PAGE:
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WSU study: Two things hinder split-second decisions by police

Samantha Malott Moscow-Pullman Daily News

In a study of 80 police officers, researchers at Washington State University found fatigue significantly affects reactions and decision making, and 96 percent of the officers were implicitly biased about black Americans and weapons.

In those officers, though, the reaction time to shoot at a black man in a simulation was 1.32 seconds, while it was only 1.09 seconds to shoot a white man, said Dr. Lois James, an assistant professor at the WSU College of Nursing and researcher at the Sleep and Performance Research Center in Spokane.

Consistently the data showed there seems to be something that is making the officer be a bit more hesitant with the black man, which is now being referred to as “counter bias” or “reverse racism,” she said at a presentation in Pullman on Monday. Given the negative news coverage of law enforcement in the U.S. right now, the officer is fully aware that they are guilty until proven innocent and it makes for a very uncomfortable situation for them, she said.

“Law enforcement is facing an absolute crisis,” she said.

The President’s Task Force on 21st Century Policing emphasized repairing relationships between law enforcement and their communities and the International Association of Chiefs of Police are calling for training that will desensitize officers to racial influences, she said.

James and fellow researcher at the center, Dr. Stephen James, have proposed “counter bias training” by creating a portable simulator such as the ones they use in their research. It would put officers through repeated scenarios to decondition them to race and allow them to make decisions based solely on the threat and weapon in front of them, she said.

James said the study also found the race or ethnicity of civilians did not predict how the scenario would end. For example, the officers treated civilians in street clothes the same as those in business clothing, she said.

However, when the actor was more aggressive in the simulation, it was much more likely to end in deadly force, she said.

Effects of fatigue

Dr. Stephen James also tested for what effects fatigue and prolonged night-shift work have on an officer’s reactions and decision making.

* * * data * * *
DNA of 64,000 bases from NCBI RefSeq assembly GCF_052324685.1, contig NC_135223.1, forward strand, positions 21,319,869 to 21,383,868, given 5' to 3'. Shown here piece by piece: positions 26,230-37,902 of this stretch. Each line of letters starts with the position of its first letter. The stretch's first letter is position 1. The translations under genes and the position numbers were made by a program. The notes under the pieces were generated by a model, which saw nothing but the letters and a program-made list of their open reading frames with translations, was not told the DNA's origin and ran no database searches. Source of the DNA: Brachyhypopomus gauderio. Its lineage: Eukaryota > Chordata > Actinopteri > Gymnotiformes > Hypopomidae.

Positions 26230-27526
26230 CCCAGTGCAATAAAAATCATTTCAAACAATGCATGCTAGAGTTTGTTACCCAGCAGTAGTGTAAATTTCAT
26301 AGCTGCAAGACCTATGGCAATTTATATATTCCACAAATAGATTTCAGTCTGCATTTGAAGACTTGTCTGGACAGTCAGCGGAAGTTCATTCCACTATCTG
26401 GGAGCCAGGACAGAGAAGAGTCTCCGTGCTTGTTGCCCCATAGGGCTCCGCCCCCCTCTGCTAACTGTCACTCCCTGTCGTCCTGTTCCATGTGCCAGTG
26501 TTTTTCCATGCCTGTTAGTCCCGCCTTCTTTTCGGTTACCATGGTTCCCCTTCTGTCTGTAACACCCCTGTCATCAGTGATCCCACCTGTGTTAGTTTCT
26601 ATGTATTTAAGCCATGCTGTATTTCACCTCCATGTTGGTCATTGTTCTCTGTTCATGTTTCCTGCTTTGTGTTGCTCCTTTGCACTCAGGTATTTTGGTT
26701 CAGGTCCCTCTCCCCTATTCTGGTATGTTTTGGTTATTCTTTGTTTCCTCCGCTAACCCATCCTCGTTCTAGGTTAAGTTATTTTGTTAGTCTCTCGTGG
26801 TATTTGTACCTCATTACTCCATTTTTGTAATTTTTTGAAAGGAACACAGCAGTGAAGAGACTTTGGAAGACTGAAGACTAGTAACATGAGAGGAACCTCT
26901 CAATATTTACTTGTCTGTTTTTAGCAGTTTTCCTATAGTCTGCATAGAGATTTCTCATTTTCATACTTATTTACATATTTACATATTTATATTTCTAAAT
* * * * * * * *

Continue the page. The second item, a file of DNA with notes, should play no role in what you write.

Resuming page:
The data clearly showed the officers who worked the night shift were quicker to fire weapons, had faster reaction times to shoot first and fired more shots, compared to those on day shifts, Stephen said. Similar findings were also found in officers who were tired, he said.

That is great if they are really being threatened, but not when darkness or fatigue cloud their judgment, and it is actually a wallet the civilian is reaching for, he said.

The 80 officers tested, with an average of 14 and a half years on the job, included both individuals who had rested for 72 hours since their last shift and those coming in immediately after getting off work, he said.

It is a tough job to be a cop, not only because of the negative outlook by the nation right now, but physically and emotionally, he said. Shift work and chronic stress can have lasting effects.

“Because society is 24/7, it has to be policed 24/7,” he said.

There are officers who have been on night shifts for 10 years and that is extremely damaging to the body, he said.

Being awake for 24 hours straight has the same effects on an individual as if they were to blow a .10 blood alcohol content, and 17 to 19 hours awake is the same as a .05 BAC, he said.

Alcohol affects the prefrontal lobe of the brain where the higher decision making occurs, and fatigue does the same thing, he said. When fatigued, it is hard for the brain to take in information in a complex and stressful situation and make sound judgments, he said. It can also diminish short-term memory abilities.

In the simulations they are not only testing reaction times and decision making skills, but brain functions, as well.

Quality of life

“We are really looking at what is going on inside these officers when they are making these decisions,” he said.

Fatigue also affects the officer’s quality of life, Stephen said. It can lead to increased arguments, decreased affection and increased strain and dysfunction at home, which will affect how they treat people when they come in to work, he said.

Being a police officer alone, separate from age, gender or other factors, doubles the risk for suicide, he said.

Stephen also said more police officers die from vehicle crashes than gunshots or stabbings. The cockpit of a vehicle is not the place for the amount of technology they have up there, and there is no such thing as multitasking, he said.

The number of crashes go up with distraction and even more so with distraction and fatigue, he said.

An individual’s status characteristics influence their treatment in the justice system, and race is the demographic that arguably has the most profound effect, James said. Police are not the only ones at fault, but they are the first to get involved, Dr. Lois James said.

According to surveys, relations between the community and law enforcement are as bad as they were in the 1970s when there were still lynchings happening, she said. Whether or not an officer has racial bias, and there are some who do and some who don’t, officers have inherited a lot of history, and there is a lot of work to be done, she said.

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